After a quick tour of the shop, Margaret took me behind the counter for some tasting. She offered the entire case for my choosing but trying to be a polite guest and having little experience with artisan cheeses, I had her select. I think we tried 6 or 7 flavors. They were all noteworthy and spectacular. From biting to creamy to heady and edgy, she selected a perfect array to sample. We tried both Canadian and imported cheeses. An import that stood out was an amazing Blue Cheese from New Zealand. I was told they have a hard time keeping it in stock because many of the local chefs request it for their cooking. I can see how this creamy and delicate cheese which was perfectly balanced with a softer than usual tang, would be desired by the discriminating palate. It also stood up perfectly to being eaten directly from the cheese knife.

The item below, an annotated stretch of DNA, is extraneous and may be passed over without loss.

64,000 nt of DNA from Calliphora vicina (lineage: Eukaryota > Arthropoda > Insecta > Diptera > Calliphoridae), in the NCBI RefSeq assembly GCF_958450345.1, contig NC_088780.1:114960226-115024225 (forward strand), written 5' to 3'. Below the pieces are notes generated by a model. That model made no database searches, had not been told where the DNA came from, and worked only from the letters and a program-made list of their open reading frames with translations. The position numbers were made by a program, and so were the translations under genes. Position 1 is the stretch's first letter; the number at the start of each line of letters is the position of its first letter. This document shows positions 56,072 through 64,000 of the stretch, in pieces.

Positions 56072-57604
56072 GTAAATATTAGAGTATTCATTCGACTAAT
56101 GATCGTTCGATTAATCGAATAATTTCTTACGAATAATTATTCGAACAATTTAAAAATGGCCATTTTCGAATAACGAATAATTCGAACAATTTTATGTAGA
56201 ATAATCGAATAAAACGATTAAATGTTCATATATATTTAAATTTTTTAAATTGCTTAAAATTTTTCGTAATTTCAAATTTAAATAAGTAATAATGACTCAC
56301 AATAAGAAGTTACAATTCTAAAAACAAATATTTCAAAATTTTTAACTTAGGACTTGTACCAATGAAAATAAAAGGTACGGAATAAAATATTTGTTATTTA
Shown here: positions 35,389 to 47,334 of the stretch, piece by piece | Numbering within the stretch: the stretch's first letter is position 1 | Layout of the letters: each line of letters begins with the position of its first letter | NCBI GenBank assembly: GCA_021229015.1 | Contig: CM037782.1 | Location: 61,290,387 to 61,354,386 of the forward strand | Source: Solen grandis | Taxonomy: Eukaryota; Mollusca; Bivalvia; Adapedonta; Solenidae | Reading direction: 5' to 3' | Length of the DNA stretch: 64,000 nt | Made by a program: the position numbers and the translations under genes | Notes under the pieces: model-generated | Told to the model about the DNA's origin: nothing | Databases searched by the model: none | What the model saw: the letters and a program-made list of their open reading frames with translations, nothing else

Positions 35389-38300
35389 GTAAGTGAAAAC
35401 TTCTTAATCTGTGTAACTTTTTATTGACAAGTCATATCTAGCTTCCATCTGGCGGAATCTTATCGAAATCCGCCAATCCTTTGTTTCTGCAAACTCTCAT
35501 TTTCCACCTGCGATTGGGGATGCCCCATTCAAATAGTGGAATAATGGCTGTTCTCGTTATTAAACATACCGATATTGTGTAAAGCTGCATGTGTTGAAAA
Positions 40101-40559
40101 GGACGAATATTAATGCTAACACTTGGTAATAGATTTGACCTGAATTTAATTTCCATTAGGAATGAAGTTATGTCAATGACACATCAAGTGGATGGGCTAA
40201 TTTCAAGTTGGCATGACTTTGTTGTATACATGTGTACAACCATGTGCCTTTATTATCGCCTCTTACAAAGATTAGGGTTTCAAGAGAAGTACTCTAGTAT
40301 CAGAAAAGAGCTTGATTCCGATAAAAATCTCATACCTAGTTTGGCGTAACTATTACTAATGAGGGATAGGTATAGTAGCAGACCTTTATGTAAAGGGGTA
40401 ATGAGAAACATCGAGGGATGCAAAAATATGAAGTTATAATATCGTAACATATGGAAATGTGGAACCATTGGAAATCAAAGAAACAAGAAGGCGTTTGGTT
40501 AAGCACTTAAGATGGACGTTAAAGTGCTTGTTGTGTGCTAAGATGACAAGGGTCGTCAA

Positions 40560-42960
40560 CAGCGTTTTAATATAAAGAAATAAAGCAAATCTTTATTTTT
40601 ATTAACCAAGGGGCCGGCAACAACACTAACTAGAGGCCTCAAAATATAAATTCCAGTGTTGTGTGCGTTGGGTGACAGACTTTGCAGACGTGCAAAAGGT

Next was a unique caramel colored cheddar that was made by with Guinness Stout beer. Margaret began by telling me this was not her favorite. While wine and cheese may be the classic combination, this Guinness Cheddar was a perfect pairing for me. It had a stout headiness and medium to light sharpness. Quite delicious.

The last cheese I tasted probably stood out the most. Margaret had mentioned that this was her favorite and it was quite easy to see why. It was an applewood smoked cheddar. Light in color and not sharp at all. You can almost appreciate the smokiness just before it gets to your lips. It was an unparalleled combination of perfect texture, smokiness and mild cheddar flavors. In recipes, on sandwiches or simply by itself, I felt this was a prize cheese. While Margaret offered anything else I wanted, I felt I had eaten the perfect sampling without being gluttonous (although I continued to nibble on the Emmenthaler and smoked Gouda as we chatted in the now empty shop).